George Washington: No military junta, no king; an example we can all follow

December 23, 2016

This is a mostly encore post, emphasizing George Washington’s astounding ability to draw from history just exactly the right lesson, and then set the example that makes history.

Washington, though having never attended college, was an inveterate reader, and a sharp student of history.  Early he read the story of the great Roman, Cincinnatus, who made the Roman Republic great with his refusal to lust for power.  Cincinnatus twice was named Dictator, and both times resigned the commission rather than personally profit as others did — after saving Rome both times, of course.

In his own life, Washington also twice cast off the mantle of top leader, once when he resigned his commission as Commander in Chief of the Continental Army when so many assumed he would just keep on, and add the title of “King of America;” and the second time when, as president, he stepped aside and retired, leaving the leadership of the nation up to the Constitutional processes that had never before been tried successfully in any nation.

Washington’s resignation from the army command came on December 23, 1783 — such an important anniversary usually gets lost in preparations for Christmas, so I’ll post it a bit early.  In your holiday toasts, lift a glass to George Washington, who gave us civilian rule, an end to monarchy, and an example of responsible leadership making way for peaceful succession.

In 2007, I wrote:

On December 23, 1783, Commander of the Continental Army, Gen. George Washington resigned his commission, to the Continental Congress sitting in Annapolis, Maryland. Washington modeled his actions on the life of Roman general and patriot Cincinnatus. (See especially this site, the Society of the Cincinnati)

 

John Trumbull painting of Washington resigning his commission

John Trumbull’s painting of Washington resigning his commission; one of eight great paintings hanging in the Rotunda of the U.S. Capitol

Washington had been thought to be in a position to take over the government and declare himself king, if he chose. Instead, at some cost to himself he personally put down a rebellion of the officers of the army who proposed a coup d’etat against the Continental Congress, angered that they had not been paid. Washington quietly asked that the men act honorably and not sully the great victory they had won against Britain. Then Washington reviewed the army, wrapped up affairs, journeyed to Annapolis to resign, and returned to his farm and holdings at Mount Vernon, Virginia.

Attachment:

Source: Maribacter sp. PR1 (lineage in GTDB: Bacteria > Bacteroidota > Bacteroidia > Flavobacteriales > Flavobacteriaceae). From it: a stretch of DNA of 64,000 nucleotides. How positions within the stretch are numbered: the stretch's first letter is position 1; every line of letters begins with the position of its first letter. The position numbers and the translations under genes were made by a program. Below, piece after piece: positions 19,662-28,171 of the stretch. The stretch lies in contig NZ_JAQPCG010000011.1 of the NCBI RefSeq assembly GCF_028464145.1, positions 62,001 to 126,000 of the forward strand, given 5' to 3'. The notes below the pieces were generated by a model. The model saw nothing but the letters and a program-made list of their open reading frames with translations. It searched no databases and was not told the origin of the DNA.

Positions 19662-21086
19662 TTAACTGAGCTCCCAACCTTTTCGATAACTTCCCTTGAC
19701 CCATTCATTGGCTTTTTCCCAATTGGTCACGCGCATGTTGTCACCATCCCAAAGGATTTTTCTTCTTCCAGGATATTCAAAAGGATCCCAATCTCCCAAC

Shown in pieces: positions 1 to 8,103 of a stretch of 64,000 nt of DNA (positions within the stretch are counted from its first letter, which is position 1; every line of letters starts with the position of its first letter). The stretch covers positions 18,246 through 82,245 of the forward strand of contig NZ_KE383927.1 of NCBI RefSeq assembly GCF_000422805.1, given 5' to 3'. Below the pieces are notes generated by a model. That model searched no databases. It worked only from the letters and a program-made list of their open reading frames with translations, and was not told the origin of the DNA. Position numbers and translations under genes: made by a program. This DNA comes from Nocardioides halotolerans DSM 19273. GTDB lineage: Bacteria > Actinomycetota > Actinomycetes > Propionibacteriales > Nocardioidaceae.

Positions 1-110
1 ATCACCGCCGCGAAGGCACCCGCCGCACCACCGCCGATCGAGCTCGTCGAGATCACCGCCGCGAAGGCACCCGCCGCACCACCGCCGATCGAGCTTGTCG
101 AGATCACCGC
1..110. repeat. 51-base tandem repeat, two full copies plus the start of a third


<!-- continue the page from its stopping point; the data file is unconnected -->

Because Washington could have turned into a tyrant, it is reported that King George III of England, upon hearing the news of Washington’s resignation, refused to believe it. If the report were true, George is reported to have said, Washington was the greatest man who ever lived.

Washington’s resignation set precedent: Civilian government controlled the military; Americans served, then went back to their private lives and private business; Americans would act nobly, sometimes when least expected.

From the Library of Congress American Memory site, “Today in History”:

George Washington resigned his commission as commander-in-chief of the Continental Army on December 23, 1783, in the senate chamber of the Maryland State House in Annapolis, where the Continental Congress was then meeting.

Although the British had recognized American independence with the signing of the Treaty of Paris on September 3, British troops did not evacuate New York until December 4. After the last British ships left the harbor, Washington bid an emotional farewell to his officers and set out for Annapolis. On the journey south he was met with throngs of well-wishers paying him tribute for his role in the nation’s military victory over Great Britain.

Washington left Annapolis at dawn on December 24 and set out for Mount Vernon, his plantation on the Potomac River in Virginia. He arrived home before nightfall on Christmas Eve, a private citizen for the first time in almost nine years.

The Maryland State Capitol in Annapolis.

The Maryland State Capitol in Annapolis.

Maryland State House, Annapolis, Maryland
William Henry Jackson, photographer, circa 1892.
Touring Turn-of-the-Century America, 1880-1920

When Washington visited The Maryland State House in 1783, the structure was incomplete and suffered from a leaking roof. By 1786, when representatives from Maryland and Virginia meeting at the State House rallied support for the movement to remedy defects in the Articles of Confederation, construction of a new dome had begun. Today, the building begun in 1772 is the oldest state house still in legislative use.

Located at the mouth of the Severn River on the Chesapeake Bay, Annapolis was settled in 1649 by Puritans who moved there from Virginia. The town was known in the seventeenth century as Town of Proctor’s, Town at the Severn, and Anne Arundel Town before it was named for Queen Anne in 1695. It is home to the U.S. Naval Academy and to St. John’s College, founded in 1696.